The reality is that these owner experiences are typical for both cars, Miatas are fairly reliable while the same year Corvette is not. I was offered the above Corvette for $1,000 and I turned it down, not for lack of garage space but because I knew that not just that Corvette, but all Corvettes of that vintage are just as unreliable. Maybe it is a perception because a few bad cars get a lot of attention, but lets face it, that was not GM's finest hour by a long shot.
Pit Crew

Still no love for the Mitsubishi 3000 GT? IMHO: Still one the most iconic imports of the 90's. Technology far ahead of some of the one's you mention. Twin turbo's, AWD, AWS, Active Aero all available on them. We still have & drive 3 of them. Not to mention the Spyder model only made in limited numbers and only in 1995 & 1996 that was the first retractable hard top convertible car made since 1959. We have a 1996 Spyder SL that was one of only 62 made that year. With just under 26k miles on it I'll be driving it for years to come. I have owned over a dozen 3kGT's over the last 20+ years as daily drivers. Very well built and my record (so far) was a 95 I drove for over 500K miles. You may not love them , but my wife & I do!
Intermediate Driver

Simple answer...THEY ARE JUNK!!!!

first, there was only one American sports car in the 90s til the advent of the Viper;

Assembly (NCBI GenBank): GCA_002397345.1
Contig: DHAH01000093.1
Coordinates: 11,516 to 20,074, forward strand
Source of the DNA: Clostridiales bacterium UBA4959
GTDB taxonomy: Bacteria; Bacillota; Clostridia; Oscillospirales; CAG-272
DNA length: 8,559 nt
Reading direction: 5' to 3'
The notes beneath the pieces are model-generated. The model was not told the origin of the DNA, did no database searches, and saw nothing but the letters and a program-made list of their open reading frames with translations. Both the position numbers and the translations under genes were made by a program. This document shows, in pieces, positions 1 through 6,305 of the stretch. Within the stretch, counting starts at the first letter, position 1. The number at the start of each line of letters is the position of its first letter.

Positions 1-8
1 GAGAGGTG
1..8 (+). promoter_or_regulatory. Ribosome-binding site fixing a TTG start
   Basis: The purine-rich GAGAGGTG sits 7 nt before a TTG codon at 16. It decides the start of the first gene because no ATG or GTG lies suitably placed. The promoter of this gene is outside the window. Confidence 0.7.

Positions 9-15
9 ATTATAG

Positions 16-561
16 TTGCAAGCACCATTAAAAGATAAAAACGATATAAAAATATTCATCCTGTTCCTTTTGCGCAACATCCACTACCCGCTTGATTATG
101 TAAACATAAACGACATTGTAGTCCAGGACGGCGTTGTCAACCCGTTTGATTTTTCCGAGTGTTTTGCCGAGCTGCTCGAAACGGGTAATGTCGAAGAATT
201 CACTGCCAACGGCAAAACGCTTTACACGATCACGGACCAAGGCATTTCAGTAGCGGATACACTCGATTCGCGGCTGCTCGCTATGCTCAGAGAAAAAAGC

calling the Mustang a sports car is like calling Goldie Hawn voluptuous on the same stage as Sofia Vergara;

for true, both are women, but that is where all comparisons end;

that fact alone may be why 90s American sports cars are so attainable, because choices were limited to what many consider the red headed **bleep** stepchild of the marque, the C4 models (with notable if pricey exceptions like the first modern ZR1);

of course, there were sewing machines available from the East and gussied up Volkswagens (924-944-964, etc.) from the West, but even Porsche recognised the Corvette with its corporate lawyer-mobile 928 imitation;

all the rest were pony cars like the Mustang and Camaro or re-badged Asian models;

Saab had almost totally neutered it’s 900 Turbo by then and England outside of the occasional Lotus or TVR (the best models of whom were often unavailable here) was still better at making two-wheeled vehicles than four;

there was nothing coming from France save turbo shoeboxes (Renault) and Italy was happily ensconced in its supercar phase unless one could swallow bitter jokes from Alfa Romeo (GTV, Graduate);

basically, unless you inherited deep pockets, got drafted in the first or second round or won the lotto, the performance car world at that time—like real jazz and authentic rock’n roll—was pretty much a wasteland til the Viper and C5;

few people wanted what was available then, which is why so much from then is readily available now;

Not many better-looking 1980's or 1990's cars than the C4 Corvette, so much better and sleeker than the big-butt C5. I drove a 1996 once, and it certainly was no noisier than I would have expected for a performance car of that era, and the price was right; I should have bought it.